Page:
Monday, July 22, 2019

Best Jazz Album of All Time?

I had heard of Edward Kennedy "Duke" Ellington since high school or earlier. Our band director, Jack Dahlinger, went out of his way to educate through playing the greats and inviting them to perform in our civic auditorium in Alexandria, Va. I heard Count Basie, Lionel Hampton, Duke Ellington and various other players in this venue. The Duke also is remembered through the Duke Ellington School of the Arts and Duke Ellington Bridge in Washington, DC, locations I was aware of by virtue of travel in this city.

But in my post-high school listening, I had not spent quality time with the Duke's recordings. Obviously, "Take the A Train," and perhaps a few others. That all changed recently, when my preferred digital download service HDTracks featured a 1963 collection called "Take the A Train," with a high quality reproduction that was impressively modern in its sound. Now I was on the hunt for other earphone friendly recordings and the search spread to online reseller Discogs.

The Duke Ellington Orchestra performed at the American Jazz Festival in Newport, Rhode Island in July, 1956. This performance is concurrently famous, infamous and incredibly restored. Famous because of the musicianship and performances; infamous because of the deception foisted on the public for many years that the released recording was of "live" performances; and incredibly restored after a Voice of America recording was used to piece together a complete version of the live event. The Duke had felt that the performance was not up to snuff and brought the group back into the studio to recreate the music. This re-creation was sold on vinyl for many years until the VoA tapes were found and used to digitally stitch together a stereo rendition of the "live" performance: Columbia/Legacy 88697492052 Ellington at Newport 1956 (Complete).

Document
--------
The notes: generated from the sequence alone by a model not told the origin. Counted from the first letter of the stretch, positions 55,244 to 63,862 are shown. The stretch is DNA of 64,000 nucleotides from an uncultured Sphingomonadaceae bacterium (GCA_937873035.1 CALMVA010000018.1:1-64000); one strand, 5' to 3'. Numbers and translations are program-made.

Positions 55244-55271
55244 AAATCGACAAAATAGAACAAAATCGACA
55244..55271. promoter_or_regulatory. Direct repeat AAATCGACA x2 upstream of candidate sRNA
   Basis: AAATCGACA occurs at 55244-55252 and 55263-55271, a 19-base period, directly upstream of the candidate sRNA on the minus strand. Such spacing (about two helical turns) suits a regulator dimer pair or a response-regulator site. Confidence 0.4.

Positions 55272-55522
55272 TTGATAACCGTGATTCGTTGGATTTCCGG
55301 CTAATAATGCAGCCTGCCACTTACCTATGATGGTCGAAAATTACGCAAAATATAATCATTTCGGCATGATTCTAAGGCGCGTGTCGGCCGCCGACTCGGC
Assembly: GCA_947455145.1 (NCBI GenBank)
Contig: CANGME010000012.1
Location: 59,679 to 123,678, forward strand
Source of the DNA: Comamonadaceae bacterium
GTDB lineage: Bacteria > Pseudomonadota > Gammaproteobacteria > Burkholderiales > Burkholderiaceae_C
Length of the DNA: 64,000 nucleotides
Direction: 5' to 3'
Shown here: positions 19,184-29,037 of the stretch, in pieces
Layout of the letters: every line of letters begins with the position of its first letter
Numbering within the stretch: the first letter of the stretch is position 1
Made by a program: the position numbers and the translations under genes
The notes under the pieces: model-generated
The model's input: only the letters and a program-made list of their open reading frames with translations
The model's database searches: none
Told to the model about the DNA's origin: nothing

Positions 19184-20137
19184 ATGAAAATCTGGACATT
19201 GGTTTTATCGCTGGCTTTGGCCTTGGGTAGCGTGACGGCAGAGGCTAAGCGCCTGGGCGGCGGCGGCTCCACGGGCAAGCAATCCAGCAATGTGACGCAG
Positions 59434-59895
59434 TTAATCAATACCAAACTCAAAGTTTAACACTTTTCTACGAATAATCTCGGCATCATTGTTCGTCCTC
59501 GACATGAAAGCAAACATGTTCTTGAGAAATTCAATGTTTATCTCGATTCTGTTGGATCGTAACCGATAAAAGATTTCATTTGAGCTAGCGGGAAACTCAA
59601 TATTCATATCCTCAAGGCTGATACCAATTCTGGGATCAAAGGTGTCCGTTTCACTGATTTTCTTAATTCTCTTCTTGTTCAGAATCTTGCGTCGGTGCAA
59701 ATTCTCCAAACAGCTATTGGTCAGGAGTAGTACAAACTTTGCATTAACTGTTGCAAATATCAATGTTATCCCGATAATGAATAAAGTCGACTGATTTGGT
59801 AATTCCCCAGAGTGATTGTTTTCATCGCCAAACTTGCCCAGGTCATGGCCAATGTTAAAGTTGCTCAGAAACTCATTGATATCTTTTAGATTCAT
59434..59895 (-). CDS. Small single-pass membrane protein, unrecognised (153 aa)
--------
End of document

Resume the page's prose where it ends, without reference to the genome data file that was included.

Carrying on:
Ellington at Newport marked a significant upturn in the group's popularity. If you listen to the recording it will be immediately apparent why. Observers reported that a near riot occurred during moments of the festival, which may have simply been overjoyed listeners. This career upswing (heh) lasted for several decades. Happy listening!

Friday, January 4, 2019

The Songs Remain the Same Only Better

Over the last couple of years I converted my compact disc collection to digital files. This allows me to enjoy the music in whatever venue I happen to occupy: car, living room, basement lair (aka the "country bunker"), MARC train, interplanetary shuttle or molecular transport. No need to lug the discs and player with me and through the magic of miniaturization I simply plug a AudioQuest Dragonfly Red DAC (digital-analog converter) into the lightning connector on an iPad. Said iPad reads the files from a terabyte-sized storage device and to the headphones via the DAC which happens to include a headphone amp.